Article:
The Plant Biotechnology programme is the combination of different fields of the classical plant sciences (e.g. plant physiology, plant breeding, plant pathology) working with a whole new range of techniques and possibilities opened up by modern molecular biology.

Programme summary

Due to rapid technological developments in the genomics, molecular biology and biotechnology, the use of molecular marker technology has accelerated the selection of new plant varieties with many desirable traits. It also facilitates the design, development and management of transgenic plants. At present, plants are increasingly used to produce valuable proteins and secondary metabolites for food and pharmaceutical purposes. New insights into the molecular basis of plant-insect, plant- pathogen and crop-weed relationships enable the development of disease-resistant plants and strategies for integrated pest management. A fundamental approach is combined with the development of tools and technologies to apply in plant breeding, plant pathology, post-harvest quality control, and the production of renewable resources. Besides covering the technological aspects, Plant Biotechnology also deals with the ethical issues and regulatory aspects, including intellectual property rights.

Specialisations

Functional Plant Genomics
Functional genomics aims at understanding the relationship between an organism's genome and its phenotype. The availability of a wide variety of sequenced plant genomes has revolutionised insight into plant genetics. By combining array technology, proteomics, metabolomics and phenomics with bioinformatics, gene expression can be studied to understand the dynamic properties of plants and other organisms.

Plants for Human and Animal Health
Plants are increasingly being used as a safe and inexpensive alternative for the production of valuable proteins and metabolites for food supplements and pharmaceuticals. This specialisation provides a fundamental understanding of how plants can be used for the production of foreign proteins and metabolites. In addition, biomedical aspects such as immunology and food allergy, as well as nutritional genomics and plant metabolomics, can also be studied.

Molecular Plant Breeding and Pathology
Molecular approaches to analyse and modify qualitative and quantitative traits in crops are highly effective in improving crop yield, food quality, disease resistance and abiotic stress tolerance. Molecular plant breeding focuses on the application of genomics and QTL-mapping to enable marker assisted selection of a trait of interest (e.g. productivity, quality). Molecular plant pathology aims to provide a greater understanding of plant-insect, plant-pathogen and crop-weed interactions in addition to developing new technologies for integrated plant health management.These technologies include improved molecular detection of pathogens and transgene methods to introduce resistance genes into crops.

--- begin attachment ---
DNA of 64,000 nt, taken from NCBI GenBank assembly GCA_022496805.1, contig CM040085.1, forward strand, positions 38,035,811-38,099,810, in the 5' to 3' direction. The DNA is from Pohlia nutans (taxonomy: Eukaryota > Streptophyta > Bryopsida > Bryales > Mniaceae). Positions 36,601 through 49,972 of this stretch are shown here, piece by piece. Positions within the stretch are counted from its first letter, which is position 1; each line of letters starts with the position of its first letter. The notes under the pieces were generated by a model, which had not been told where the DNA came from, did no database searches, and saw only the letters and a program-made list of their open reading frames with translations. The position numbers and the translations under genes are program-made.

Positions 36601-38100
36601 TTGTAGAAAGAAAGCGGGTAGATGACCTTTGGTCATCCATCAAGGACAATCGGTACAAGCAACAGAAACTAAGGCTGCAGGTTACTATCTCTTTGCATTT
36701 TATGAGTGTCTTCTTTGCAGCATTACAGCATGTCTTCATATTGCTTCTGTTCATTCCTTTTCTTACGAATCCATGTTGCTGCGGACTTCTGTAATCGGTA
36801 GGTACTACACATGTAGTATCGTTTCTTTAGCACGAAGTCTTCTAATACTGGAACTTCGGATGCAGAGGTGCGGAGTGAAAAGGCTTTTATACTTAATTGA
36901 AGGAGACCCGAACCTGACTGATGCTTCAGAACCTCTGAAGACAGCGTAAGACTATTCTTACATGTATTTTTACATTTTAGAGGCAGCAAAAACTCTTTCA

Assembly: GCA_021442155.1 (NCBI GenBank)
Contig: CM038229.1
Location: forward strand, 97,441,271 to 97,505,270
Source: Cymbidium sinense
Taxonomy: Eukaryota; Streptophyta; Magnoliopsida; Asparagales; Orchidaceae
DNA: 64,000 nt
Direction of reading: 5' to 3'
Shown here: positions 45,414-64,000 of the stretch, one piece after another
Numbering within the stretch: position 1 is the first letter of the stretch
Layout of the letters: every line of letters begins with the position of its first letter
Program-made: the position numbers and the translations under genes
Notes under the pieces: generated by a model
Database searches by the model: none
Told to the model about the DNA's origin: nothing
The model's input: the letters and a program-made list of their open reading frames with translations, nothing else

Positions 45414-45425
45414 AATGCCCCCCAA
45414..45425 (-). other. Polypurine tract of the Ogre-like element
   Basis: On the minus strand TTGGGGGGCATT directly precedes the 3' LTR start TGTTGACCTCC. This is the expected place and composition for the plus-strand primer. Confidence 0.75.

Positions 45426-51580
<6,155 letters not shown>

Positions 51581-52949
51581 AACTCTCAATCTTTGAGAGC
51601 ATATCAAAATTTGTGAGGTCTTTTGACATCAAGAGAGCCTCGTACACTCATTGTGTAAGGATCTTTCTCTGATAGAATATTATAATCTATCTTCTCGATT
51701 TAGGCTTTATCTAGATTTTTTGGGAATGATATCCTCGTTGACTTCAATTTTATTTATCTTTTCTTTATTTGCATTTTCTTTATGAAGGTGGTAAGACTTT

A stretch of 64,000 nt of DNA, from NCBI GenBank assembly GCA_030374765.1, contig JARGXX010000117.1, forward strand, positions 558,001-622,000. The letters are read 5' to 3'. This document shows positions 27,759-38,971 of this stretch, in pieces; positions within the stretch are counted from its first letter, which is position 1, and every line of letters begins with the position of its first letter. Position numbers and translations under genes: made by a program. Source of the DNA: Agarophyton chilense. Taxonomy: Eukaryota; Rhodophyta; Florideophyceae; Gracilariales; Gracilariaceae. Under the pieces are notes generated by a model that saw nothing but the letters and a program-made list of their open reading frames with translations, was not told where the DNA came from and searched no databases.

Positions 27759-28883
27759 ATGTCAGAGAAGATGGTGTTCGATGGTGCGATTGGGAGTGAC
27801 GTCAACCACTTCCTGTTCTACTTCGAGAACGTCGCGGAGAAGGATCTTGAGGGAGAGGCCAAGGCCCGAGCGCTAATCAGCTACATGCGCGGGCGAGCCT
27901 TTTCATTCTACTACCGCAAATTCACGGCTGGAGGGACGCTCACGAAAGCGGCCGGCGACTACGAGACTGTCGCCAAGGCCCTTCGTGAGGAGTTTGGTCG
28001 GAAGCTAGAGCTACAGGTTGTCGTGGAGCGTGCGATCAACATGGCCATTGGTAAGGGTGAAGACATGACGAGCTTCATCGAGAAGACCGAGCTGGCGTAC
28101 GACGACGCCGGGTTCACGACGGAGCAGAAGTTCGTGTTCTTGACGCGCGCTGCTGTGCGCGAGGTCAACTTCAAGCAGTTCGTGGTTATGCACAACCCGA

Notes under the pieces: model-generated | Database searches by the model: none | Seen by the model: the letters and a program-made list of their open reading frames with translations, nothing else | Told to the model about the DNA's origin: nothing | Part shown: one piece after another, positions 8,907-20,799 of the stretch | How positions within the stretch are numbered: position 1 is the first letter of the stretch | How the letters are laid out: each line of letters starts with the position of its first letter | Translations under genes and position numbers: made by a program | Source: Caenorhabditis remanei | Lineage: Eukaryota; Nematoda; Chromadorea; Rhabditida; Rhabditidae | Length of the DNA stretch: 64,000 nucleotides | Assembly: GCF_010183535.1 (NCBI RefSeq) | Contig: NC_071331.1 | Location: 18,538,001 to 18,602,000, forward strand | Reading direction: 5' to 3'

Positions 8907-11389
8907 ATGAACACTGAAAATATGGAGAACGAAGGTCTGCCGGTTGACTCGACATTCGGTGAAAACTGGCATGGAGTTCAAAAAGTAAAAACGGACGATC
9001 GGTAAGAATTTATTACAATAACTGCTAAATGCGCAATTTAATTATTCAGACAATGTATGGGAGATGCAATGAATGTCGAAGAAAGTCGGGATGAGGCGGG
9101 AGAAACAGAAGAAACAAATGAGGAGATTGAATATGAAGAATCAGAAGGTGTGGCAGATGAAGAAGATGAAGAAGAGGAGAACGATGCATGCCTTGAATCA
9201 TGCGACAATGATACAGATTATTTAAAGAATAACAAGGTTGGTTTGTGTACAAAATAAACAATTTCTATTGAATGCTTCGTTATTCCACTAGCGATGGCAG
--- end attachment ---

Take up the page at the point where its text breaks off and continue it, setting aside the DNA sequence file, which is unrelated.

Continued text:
Your future career

The main career focus of graduates in Plant Biotechnology is on research and development positions at universities, research institutes, and biotech- or plant breeding companies. Other job opportunities can be found in the fields of policy, consultancy and communication in agribusiness and both governmental and non-governmental organisations. Over 75% of Plant Biotechnology graduates start their (academic) career with a PhD.

Alumnus Behzad Rashidi.
“I obtained my bachelor degree in the field of agricultural engineering, agronomy and plant breeding, at Isfahan University of Technology, Iran. The curiosity and interest for studying plant biotechnology and great reputation of Wageningen University motivated me to follow the master programme Plant Biotechnology. I got a chance to do my internship at State University of New York at Buffalo, working on biofuel production from microalgae. Working with this small unicellular organism made me even more motivated to continue my research after my master. Now I am doing my PhD in the Plant Breeding department of Wageningen University, working on biorefinery of microalgae.”

Related programmes:
MSc Biotechnology
MSc Molecular Life Sciences
MSc Plant Sciences
MSc Nutrition and Health
MSc Bioinformatics
MSc Biology.

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Over the past decade there have been a number of unanticipated adverse health events such as the 2003 SARS outbreak, the 2007 Australian equine influenza outbreak, the 2008 melamine contamination of Chinese infant formula, the 2009 influenza pandemic, and the 2014 Ebola outbreak to name but a few. Read more
Over the past decade there have been a number of unanticipated adverse health events such as the 2003 SARS outbreak, the 2007 Australian equine influenza outbreak, the 2008 melamine contamination of Chinese infant formula, the 2009 influenza pandemic, and the 2014 Ebola outbreak to name but a few. New pathogens continue to emerge and successfully cross species’ barriers to cause new disease in humans (e.g. MERS). At the same time changes to food production and consumption are creating new risks to the food chain, while scientific breakthroughs now allow for the creation of entirely new organisms not found in the natural world, prompting new security concerns and the need for new regulatory arrangements and oversight mechanisms. As several of these events have already demonstrated, the interrelationship between animal, human and plant disease-related events in a highly interconnected world are both multifaceted and complex, with potential implications for national economies, international trade, national and international security, social cohesion, political stability, and food security.